Alzheimer’s-related aggression often takes family caregivers by surprise, since this behavior isn’t usually a normal part of their aging loved one’s personality. Although it may be distressing to watch your loved one suddenly exhibit negative emotions, it’s important to take this as a wake-up call. Your loved one’s Alzheimer’s disease is progressing to the point where his or her care needs have changed, which means you may need to update the care plan with new strategies as well as more opportunities to receive assistance with keeping your loved one calm.
1. Identify the Triggers
Aggressive behavior may sometimes seem like it comes out of nowhere, but it usually has a specific cause. Seniors with Alzheimer’s have different triggers for this type of behavior, and you can identify your loved one’s triggers by making some observations. Grab a journal and start taking notes when aggressive behavior occurs. You may be able to identify patterns, such as your loved one becoming aggressive about a half hour before dinner when he or she is hungry and you’re busy. Looking for patterns gives you a simple way to address your loved one’s needs before he or she gets upset.
The days, weeks, and months following an Alzheimer’s diagnosis can be challenging for both seniors and their families. However, these challenges can be made less stressful with the help of caregivers trained in professional Alzheimer’s care. Edmonton Home Care Assistance is here to help your loved one enjoy the golden years while simultaneously managing the symptoms of Alzheimer’s.
2. Follow a Routine
A routine gives you a starting point for minimizing triggers such as hunger, boredom, and fatigue, and it also helps you quickly get your loved one back on track if he or she begins to get antagonized. Reminding your loved one that it’s time to eat or offering help with exercise may soothe him or her, since it lets your parent know everything is under control.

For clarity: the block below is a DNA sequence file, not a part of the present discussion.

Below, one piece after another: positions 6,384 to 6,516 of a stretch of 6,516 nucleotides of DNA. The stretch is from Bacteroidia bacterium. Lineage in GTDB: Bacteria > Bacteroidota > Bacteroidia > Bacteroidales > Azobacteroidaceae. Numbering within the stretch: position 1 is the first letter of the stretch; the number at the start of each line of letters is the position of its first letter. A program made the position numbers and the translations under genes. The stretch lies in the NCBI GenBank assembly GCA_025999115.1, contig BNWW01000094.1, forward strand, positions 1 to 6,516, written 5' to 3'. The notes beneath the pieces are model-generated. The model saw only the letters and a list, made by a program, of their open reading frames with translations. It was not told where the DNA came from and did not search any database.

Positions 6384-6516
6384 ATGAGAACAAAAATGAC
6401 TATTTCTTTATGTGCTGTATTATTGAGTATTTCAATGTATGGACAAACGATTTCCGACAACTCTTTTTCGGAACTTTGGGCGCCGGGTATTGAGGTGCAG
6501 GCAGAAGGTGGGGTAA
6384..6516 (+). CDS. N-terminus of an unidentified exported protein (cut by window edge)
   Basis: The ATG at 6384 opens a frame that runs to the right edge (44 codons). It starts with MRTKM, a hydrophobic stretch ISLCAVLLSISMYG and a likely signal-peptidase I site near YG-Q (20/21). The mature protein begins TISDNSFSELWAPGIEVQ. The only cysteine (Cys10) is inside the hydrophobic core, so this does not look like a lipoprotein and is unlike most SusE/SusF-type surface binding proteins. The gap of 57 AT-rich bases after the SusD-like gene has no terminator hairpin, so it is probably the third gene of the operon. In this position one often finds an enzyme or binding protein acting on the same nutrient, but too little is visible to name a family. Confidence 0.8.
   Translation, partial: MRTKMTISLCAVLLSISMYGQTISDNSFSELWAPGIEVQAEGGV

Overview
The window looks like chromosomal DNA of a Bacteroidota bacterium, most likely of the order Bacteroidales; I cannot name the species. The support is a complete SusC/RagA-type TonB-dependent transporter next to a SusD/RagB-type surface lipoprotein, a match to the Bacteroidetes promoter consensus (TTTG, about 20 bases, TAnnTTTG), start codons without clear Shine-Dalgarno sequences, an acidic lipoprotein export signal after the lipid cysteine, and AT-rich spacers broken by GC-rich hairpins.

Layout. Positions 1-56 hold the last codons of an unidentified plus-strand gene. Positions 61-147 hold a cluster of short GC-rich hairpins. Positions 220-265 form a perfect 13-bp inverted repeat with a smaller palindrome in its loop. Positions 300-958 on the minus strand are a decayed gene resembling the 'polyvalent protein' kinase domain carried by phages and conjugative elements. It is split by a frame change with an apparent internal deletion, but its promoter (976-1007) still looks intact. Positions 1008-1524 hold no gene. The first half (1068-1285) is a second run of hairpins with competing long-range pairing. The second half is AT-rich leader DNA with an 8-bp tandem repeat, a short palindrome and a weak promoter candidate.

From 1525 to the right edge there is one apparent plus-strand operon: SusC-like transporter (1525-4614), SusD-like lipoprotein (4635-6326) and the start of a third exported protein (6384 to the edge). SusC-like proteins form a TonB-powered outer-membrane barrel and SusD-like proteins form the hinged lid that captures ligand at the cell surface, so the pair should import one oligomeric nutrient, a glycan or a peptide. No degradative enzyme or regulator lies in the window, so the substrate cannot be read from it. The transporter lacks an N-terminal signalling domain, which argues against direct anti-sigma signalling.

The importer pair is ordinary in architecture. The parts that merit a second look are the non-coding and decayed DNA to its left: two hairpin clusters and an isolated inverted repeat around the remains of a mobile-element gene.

3. Use Distractions
Your loved one may also exhibit aggressive behavior because he or she is unable to understand what’s happening around him or her. For instance, your loved one may suddenly become angry about an event that occurred in the past because he or she feels like it’s happening right now. Your loved one may also get aggressive if he or she wants to do something you cannot allow for safety reasons. When this happens, try to shift your loved one’s attention to a different activity. You can distract your parent by moving to a different room together, playing music, or offering to play a favorite game.
There are many reasons seniors might need assistance at home. Some may require regular mental stimulation due to an Alzheimer’s diagnosis, while others might only need part-time assistance with exercise and basic household tasks. Home Care Assistance is a leading senior care provider. Families rely on our expertly trained caregivers to help their senior loved ones maintain a high quality of life.
4. Recognize Your Loved One’s Strength
You should never underestimate how strong seniors can be when they’re angry. Physical aggression puts you and your loved one in danger, and you both deserve to be safe. If your loved one begins to hit, kick, or shove, quietly move away. You may also need to call for backup from another caregiver or local emergency services if your loved one won’t calm down for you alone.
5. Find Someone to Listen
For the most part, caregiving has many joyous aspects that can keep you going. However, managing aggression can be physically and mentally taxing. You may find yourself feeling anxious at the beginning of each day, and it’s important to reach out to people who can help you feel better. Try joining a support group, talking to a counselor, or just phoning a friend. All these options can help you manage your own responses to your loved one’s aggression.
Caring for a loved one with Alzheimer’s is a challenging task for anyone. The responsibilities can sometimes feel overwhelming, but help is available. Seniors can face a variety of age-related challenges. Though some families choose to take on the caregiving duties, there may come a time when they need a trusted Edmonton elderly home care provider. Families sometimes need respite from their duties so they can focus on their other responsibilities, and some seniors need around-the-clock assistance that their families are not able to provide. Home Care Assistance is here to help. Contact one of our experienced Care Managers today at (780) 490-7337 to learn more about our reliable in-home Alzheimer’s care services.